All good points,Pres! The challenges associated with the pug-to-pot process may mean that a minimum of one semester of clay class (if not two) are prerequisites for taking this course. Having said that, I have observed first semester clay students make some pretty cool whistles early in the semester.  The jump, however, from a working whistle to an object worthy of recording may be too steep for a student who hasn't experienced shrinkage, cracking, warpage, etc.

Thank you for your input!


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#6 ChenowethArts

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Posted 20 January 2014 - 12:15 PM

I was involved in a very similar project in the 80's It was great. The percussion and horns were made by Rick Price from Australia. From my memory it was pretty cool! 

 

Belmont huh? There use to be an amazing artist who taught ceramics there. Jason Briggs. Actually I taught there, and was there when we designed the new art building. I never got to use the studio as I received a better job offer and moved. But Belmont would be a great place for this. Hell, any school with a good music department would be. In the 80's it was University of Wisconsin Whitewater and the music students played Ricks instruments and they were pretty good. I think the reed instruments and the horns used some standard month pieces. Some of the drums had thin steel heads. I have made several instruments including a violin, which needed to have an electric pick up on it to really sound good. It never went out of tune!  When its all done it would be cool to see a video of the performance!

 

Stephen,

 

I found a Rick Price who is teaching art in New York...not sure that is the same Rick Price, the musician, who has a number of songs to his credit. As common as the name, it may be tough to track down the right one.  I will keep digging.

 

Our paths seem to have crossed in a tangential fashion.  I took a couple of Jason Brigg's classes (as well as a couple of classes from his wife Meagan when Jason took a position at Lipscomb University).  Indeed, Jason is an exceptional artist and continues to be an inspiration to me.  Jason and his family are living in South Dakota now..not sure what (all) he is doing.  My son, Matt Chenoweth, took over the reins of the clay program this last year when Jason left...small world, huh?!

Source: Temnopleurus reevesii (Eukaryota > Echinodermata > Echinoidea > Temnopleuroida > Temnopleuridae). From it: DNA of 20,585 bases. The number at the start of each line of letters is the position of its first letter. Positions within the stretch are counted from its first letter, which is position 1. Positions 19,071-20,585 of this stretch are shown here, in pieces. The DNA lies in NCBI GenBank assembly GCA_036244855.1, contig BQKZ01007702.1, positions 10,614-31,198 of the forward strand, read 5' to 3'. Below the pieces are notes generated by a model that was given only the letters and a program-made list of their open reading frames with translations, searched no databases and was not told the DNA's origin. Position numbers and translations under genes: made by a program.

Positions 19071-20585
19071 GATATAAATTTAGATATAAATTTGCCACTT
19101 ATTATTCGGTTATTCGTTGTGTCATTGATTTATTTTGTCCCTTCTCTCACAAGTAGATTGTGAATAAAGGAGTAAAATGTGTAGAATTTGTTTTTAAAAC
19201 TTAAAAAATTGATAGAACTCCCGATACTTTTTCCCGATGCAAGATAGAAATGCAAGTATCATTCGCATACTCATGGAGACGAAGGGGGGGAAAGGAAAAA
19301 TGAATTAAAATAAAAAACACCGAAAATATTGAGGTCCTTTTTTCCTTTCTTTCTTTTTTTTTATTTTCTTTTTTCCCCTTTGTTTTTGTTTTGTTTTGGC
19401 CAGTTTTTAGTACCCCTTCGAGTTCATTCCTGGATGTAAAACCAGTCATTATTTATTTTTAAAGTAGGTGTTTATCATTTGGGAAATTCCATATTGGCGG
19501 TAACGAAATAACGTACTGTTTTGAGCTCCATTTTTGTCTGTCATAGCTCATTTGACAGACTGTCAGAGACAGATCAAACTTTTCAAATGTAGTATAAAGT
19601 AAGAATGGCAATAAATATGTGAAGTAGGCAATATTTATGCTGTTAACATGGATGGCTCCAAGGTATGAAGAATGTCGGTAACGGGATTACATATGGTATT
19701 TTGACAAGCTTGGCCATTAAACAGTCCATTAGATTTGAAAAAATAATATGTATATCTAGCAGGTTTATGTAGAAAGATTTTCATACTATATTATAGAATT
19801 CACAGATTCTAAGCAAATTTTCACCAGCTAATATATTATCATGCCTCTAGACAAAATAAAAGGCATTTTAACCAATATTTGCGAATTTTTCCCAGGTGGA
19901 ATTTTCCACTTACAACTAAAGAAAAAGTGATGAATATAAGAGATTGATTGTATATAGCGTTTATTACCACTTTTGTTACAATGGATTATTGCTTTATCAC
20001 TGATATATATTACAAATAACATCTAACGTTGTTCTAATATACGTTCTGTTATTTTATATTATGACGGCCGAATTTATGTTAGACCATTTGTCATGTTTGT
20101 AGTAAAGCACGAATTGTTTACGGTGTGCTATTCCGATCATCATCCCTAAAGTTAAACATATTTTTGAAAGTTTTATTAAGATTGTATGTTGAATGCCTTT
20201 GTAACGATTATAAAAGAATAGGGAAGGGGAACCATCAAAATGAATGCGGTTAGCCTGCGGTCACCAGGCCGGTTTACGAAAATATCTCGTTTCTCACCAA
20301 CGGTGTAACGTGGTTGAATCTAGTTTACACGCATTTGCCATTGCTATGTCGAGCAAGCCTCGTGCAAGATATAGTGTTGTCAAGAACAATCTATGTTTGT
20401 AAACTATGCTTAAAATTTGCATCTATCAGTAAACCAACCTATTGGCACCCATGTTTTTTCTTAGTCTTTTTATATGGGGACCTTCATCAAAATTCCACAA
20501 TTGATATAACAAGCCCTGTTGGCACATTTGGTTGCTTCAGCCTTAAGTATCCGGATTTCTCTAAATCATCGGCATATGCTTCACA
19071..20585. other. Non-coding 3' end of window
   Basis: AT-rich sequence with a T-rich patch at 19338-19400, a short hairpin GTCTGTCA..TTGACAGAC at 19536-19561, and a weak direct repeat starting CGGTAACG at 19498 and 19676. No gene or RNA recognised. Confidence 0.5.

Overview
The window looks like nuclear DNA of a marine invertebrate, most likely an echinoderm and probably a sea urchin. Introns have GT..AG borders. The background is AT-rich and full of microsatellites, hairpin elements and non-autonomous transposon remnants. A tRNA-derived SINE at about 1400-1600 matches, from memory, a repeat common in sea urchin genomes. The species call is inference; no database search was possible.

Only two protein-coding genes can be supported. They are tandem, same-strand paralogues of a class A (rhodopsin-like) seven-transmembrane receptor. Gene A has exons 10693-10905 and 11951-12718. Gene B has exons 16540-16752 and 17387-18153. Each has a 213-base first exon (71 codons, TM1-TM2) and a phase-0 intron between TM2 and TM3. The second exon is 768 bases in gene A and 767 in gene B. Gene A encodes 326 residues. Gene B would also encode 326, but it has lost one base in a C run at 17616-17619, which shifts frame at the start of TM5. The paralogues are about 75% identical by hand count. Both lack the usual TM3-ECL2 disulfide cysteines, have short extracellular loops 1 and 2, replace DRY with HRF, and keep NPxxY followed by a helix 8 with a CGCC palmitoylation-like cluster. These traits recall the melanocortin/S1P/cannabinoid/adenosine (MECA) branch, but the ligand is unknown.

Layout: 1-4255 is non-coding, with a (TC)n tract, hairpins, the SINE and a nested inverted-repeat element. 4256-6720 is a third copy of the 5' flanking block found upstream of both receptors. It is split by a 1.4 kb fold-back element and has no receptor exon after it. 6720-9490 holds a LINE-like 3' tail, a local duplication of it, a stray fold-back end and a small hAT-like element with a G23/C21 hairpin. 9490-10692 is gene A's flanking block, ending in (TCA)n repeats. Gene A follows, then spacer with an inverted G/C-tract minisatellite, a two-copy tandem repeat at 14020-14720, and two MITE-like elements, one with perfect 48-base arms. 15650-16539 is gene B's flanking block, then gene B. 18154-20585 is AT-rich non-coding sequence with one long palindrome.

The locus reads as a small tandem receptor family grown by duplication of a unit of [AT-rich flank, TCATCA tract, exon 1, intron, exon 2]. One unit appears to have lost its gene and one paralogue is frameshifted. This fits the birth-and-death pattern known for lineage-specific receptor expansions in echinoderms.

There are a few people still around at Belmont from your era.  Jim Meadors comes to mind as an early clay instructor, currently a painting instructor.  I think he came to Belmont right after Adelecia sold the mansion :)

 

Thanks so much for your input.  I tend to agree that students taking this sort of course would need more experience with clay.  There isn't a quick way to gain that sort of experience.

 

Kindest regards,

Paul


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#7 Marian65

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Posted 20 January 2014 - 02:05 PM

If you have the resources, that process would make a great documentary, or maybe a book dedicated to the entire process. 



#8 ChenowethArts

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Posted 21 January 2014 - 06:15 AM

If you have the resources, that process would make a great documentary, or maybe a book dedicated to the entire process. 

 

I do like this idea.  For the moment, I'm just wondering if I would have any hair left after tackling this project with a bunch of noise-making instrument-making-playing students :mellow: .  At the minimum, I would expect to document the project with something like SoundSlides...but you are right, the subject matter suits a video format well.

Thanks,

Paul